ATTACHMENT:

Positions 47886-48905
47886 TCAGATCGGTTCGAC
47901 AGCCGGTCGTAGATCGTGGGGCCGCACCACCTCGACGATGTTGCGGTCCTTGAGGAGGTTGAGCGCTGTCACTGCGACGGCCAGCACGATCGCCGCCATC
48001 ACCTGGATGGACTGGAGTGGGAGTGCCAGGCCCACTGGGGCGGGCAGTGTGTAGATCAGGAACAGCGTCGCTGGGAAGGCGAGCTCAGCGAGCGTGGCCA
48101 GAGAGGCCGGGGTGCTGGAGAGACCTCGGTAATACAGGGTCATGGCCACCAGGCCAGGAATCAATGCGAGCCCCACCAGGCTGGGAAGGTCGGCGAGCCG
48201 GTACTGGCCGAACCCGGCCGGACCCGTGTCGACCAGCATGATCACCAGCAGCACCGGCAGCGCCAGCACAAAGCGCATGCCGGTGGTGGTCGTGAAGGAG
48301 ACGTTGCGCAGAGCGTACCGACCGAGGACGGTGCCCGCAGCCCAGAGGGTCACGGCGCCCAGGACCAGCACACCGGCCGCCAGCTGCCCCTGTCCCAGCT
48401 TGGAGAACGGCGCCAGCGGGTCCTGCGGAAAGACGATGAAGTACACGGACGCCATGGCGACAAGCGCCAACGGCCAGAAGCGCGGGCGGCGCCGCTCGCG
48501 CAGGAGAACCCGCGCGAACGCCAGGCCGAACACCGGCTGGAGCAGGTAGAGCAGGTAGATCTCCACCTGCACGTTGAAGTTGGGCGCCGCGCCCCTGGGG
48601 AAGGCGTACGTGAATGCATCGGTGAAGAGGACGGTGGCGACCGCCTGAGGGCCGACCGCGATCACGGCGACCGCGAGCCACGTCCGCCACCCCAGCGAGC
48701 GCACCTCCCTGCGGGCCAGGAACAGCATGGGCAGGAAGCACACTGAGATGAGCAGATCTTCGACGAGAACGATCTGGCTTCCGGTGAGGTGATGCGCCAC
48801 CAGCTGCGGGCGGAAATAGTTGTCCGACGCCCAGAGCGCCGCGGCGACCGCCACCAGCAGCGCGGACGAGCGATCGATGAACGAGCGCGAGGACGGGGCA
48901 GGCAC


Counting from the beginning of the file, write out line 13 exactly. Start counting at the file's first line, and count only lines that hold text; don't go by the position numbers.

48901 GGCAC